Prisoner of War mail, by Ruggero Bacci, to Minnie Bacci, April 27, 1942

This handwritten prisoner of war mail in Italian, was sent by Ruggero Bacci, and is addressed to his wife Minnie Bacci, on April 27, 1942.

Bacci writes that he is happy to receive mail from his family -- his only "pleasure in this prison". He tells his wife that she can continue to write letters on his behalf but she should direct them to those responsible for his internment. He makes a vague reference to her knowing who they are, since he had told her in the past. At this point, Bacci would have been interned for about 22 months.

Receiving mail was an important occasion for internees. For most, letters were the only contact they had with family. Internees were allowed to write three letters and four postcards per month. The maximum length for letters was twenty-four lines and eight lines for postcards. Exceptions were made for those who ran businesses and had to respond to letters from the Custodian of Enemy Property. All camp letters were read by a censor. Contents deemed inappropriate were blacked out with ink. The same applied to incoming mail. Camp letters that were written in Italian were first translated into English before being read by a censor.

In the letter, Bacci notes that he received a photograph of someone named Leo and asks that his wife send one of herself before they were married.

Internees were allowed to receive parcels from family members. These packages were searched thoroughly by camp guards before being distributed. Internees mostly received food and clothing.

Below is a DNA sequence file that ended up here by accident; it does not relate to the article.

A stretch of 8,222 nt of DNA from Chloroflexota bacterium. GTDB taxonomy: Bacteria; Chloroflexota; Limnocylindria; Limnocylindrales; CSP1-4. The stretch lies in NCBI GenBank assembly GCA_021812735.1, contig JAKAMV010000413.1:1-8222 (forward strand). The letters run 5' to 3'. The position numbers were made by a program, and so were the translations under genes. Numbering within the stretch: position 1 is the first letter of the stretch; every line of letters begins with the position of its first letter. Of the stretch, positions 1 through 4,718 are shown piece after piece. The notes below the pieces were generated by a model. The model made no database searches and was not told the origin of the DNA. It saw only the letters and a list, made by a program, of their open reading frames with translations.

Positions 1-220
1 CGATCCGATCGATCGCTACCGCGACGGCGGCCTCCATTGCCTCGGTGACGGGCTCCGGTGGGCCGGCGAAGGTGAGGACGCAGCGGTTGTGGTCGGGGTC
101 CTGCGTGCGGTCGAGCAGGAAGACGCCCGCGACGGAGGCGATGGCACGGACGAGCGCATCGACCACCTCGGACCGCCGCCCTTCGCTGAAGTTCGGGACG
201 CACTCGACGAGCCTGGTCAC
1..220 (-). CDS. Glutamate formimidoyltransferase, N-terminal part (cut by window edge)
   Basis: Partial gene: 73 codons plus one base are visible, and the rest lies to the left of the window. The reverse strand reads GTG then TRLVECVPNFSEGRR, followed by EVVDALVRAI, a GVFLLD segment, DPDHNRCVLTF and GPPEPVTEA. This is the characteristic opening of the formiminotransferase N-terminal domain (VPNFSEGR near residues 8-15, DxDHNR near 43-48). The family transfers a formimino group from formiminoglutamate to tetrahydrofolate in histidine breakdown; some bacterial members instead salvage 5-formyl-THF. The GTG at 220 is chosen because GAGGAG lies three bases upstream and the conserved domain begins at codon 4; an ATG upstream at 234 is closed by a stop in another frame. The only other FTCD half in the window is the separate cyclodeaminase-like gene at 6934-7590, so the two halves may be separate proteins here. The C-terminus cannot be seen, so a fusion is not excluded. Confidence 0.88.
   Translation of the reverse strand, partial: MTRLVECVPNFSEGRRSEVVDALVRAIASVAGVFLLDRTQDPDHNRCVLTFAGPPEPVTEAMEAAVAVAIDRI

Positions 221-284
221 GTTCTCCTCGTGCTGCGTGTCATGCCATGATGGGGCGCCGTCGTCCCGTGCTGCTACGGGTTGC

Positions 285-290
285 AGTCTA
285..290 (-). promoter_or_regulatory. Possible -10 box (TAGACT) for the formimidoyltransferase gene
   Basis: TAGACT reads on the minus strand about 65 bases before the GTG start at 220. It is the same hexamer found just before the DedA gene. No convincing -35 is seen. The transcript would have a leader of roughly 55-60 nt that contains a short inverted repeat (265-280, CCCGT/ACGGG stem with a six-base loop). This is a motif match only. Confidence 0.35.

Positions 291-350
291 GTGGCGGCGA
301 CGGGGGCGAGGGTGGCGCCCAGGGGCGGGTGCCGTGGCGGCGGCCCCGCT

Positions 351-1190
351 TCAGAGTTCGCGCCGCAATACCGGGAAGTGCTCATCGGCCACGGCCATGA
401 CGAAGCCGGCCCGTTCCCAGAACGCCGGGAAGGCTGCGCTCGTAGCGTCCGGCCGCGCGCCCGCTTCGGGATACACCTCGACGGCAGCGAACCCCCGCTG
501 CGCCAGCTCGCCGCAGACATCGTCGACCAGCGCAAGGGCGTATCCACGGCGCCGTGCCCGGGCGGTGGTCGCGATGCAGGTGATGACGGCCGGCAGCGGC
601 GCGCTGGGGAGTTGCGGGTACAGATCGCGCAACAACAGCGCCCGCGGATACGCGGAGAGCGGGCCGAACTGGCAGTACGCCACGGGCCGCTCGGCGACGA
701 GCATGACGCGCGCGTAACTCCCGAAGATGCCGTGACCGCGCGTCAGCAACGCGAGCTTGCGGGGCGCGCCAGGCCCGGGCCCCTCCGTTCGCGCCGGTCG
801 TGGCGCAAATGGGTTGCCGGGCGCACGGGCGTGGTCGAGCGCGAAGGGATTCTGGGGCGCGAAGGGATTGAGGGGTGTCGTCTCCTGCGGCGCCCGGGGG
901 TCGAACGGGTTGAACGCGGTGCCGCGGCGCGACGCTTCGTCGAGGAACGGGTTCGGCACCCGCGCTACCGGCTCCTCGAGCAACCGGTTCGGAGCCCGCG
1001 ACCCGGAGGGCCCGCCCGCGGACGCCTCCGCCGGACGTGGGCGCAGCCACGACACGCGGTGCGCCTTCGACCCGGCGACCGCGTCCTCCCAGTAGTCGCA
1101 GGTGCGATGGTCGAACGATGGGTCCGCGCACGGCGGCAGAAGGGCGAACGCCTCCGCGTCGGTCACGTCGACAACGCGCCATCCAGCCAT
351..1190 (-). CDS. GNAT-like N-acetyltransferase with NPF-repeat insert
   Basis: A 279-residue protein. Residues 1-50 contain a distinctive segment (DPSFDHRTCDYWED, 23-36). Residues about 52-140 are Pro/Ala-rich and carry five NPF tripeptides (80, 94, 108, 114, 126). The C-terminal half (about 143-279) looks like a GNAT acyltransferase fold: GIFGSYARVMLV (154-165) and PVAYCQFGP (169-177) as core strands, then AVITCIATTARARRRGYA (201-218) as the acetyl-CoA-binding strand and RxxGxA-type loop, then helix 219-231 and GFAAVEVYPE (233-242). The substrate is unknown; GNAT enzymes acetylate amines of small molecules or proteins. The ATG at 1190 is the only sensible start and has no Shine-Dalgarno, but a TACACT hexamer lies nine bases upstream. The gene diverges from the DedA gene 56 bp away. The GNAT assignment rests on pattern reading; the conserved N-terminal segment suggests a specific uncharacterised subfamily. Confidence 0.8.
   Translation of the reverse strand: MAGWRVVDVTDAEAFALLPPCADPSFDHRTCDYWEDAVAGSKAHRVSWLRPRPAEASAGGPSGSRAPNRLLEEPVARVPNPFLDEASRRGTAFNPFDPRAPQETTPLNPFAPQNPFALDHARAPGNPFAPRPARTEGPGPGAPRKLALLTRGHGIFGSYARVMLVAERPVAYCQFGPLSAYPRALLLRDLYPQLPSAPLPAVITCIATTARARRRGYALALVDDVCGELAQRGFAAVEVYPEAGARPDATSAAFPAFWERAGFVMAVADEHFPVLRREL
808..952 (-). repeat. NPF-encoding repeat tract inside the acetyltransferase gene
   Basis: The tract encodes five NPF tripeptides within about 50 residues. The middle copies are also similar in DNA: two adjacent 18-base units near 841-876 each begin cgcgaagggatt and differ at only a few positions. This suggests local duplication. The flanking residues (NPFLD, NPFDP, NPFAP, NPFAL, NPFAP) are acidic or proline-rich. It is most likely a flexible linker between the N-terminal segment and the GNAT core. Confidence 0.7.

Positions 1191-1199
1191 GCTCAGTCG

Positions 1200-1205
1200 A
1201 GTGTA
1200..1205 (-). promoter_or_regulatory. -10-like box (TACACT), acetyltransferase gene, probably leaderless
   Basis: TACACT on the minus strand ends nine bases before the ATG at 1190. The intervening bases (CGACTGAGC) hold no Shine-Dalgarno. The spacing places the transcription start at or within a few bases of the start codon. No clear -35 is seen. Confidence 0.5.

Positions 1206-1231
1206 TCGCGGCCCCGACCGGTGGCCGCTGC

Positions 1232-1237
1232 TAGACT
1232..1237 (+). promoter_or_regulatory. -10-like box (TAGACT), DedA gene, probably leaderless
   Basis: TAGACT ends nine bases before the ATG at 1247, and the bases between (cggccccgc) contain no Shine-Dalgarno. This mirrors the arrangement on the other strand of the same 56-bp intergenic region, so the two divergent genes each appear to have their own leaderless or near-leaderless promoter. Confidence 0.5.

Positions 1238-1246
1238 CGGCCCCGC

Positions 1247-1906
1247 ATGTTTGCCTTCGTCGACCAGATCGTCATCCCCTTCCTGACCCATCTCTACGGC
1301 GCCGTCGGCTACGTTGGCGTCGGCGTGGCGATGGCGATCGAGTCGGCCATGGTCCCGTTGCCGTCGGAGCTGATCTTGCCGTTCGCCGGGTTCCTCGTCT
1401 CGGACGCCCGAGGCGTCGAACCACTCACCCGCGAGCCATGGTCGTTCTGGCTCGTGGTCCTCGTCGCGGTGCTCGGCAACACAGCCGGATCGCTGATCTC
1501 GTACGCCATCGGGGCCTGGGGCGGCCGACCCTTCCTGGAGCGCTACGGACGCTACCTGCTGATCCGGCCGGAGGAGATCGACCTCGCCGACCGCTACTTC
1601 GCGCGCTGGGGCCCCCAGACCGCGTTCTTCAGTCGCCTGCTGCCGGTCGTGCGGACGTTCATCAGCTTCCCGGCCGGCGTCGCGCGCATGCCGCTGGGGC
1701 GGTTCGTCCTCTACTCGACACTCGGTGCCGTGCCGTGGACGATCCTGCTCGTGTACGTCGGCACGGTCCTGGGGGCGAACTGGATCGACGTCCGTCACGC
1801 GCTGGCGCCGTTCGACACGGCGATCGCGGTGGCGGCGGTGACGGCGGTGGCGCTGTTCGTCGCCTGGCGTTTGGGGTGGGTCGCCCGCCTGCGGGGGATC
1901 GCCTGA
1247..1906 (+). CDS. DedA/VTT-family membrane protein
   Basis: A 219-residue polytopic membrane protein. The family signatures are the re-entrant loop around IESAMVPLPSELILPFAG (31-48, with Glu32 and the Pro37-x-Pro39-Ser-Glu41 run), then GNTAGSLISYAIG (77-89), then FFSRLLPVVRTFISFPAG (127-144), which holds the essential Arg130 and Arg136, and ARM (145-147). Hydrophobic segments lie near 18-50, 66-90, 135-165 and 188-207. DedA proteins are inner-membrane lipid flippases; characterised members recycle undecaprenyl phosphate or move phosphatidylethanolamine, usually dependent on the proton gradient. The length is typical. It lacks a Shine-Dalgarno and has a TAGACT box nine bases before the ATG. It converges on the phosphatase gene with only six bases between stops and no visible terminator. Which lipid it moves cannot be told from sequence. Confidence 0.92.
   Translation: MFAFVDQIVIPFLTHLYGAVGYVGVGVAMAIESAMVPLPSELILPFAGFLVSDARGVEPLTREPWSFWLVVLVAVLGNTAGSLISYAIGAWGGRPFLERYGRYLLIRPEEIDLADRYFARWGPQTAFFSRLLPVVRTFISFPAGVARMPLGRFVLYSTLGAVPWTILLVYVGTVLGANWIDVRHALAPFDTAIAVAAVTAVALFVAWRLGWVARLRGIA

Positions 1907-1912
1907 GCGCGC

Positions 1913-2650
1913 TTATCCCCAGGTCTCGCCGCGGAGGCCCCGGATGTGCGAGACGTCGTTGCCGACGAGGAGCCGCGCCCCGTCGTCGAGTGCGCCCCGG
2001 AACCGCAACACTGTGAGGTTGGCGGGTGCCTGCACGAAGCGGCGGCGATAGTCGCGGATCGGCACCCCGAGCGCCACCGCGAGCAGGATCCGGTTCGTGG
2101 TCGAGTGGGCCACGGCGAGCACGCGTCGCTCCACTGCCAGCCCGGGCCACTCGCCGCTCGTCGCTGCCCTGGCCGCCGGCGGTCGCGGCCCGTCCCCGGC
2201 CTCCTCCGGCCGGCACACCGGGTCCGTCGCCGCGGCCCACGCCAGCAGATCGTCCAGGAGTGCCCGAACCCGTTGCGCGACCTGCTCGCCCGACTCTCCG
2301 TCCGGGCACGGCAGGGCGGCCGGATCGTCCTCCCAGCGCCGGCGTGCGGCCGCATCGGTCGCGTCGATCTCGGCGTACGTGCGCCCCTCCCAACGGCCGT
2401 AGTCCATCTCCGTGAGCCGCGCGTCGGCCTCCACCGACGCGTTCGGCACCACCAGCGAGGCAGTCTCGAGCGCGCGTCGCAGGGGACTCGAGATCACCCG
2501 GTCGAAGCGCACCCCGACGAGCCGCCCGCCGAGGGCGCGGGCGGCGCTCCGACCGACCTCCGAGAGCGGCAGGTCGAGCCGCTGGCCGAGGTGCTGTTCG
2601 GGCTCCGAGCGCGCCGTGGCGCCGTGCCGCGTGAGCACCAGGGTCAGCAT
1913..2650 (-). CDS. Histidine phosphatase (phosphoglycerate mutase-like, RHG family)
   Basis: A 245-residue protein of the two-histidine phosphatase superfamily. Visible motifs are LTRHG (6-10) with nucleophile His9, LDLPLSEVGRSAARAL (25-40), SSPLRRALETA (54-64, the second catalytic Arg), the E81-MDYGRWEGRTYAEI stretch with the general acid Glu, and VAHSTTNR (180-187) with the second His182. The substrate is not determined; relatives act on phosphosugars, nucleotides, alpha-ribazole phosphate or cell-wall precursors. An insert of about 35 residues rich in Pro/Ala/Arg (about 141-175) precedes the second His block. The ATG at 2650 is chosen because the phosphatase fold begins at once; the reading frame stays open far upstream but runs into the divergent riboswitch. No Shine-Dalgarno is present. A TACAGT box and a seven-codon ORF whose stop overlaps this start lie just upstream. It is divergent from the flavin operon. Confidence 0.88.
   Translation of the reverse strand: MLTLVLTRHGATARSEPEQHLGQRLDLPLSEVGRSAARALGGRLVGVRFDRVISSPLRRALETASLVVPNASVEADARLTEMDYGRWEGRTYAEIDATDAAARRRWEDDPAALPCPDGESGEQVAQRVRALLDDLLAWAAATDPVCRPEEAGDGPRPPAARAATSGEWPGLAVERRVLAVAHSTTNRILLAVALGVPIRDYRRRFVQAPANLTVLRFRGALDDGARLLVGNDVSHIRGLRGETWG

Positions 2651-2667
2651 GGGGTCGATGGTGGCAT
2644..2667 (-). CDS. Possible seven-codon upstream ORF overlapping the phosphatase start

It seems Bacci's wife was planning a visit to the camp. He advises her to wait until after the middle of May. He describes the Spring weather as nasty, although he notes the current weather in camp is good -- with the men enjoying the sunshine.

During the early stages of internment, family visits were prohibited at the camps. As time passed, it does seem that in rare cases, family members travelled to Petawawa for a brief meeting with a husband or father.

Bacci ends with a wish that this "cursed life" ends soon. He notes he feels the passage of time and worries about his ability to find work on his return home. He tells her to let him know once she she receives a response -- "if it is not positive, become resigned to living your life without me".

This document forms part of a collection of documents and other materials on loan by the Bacci family.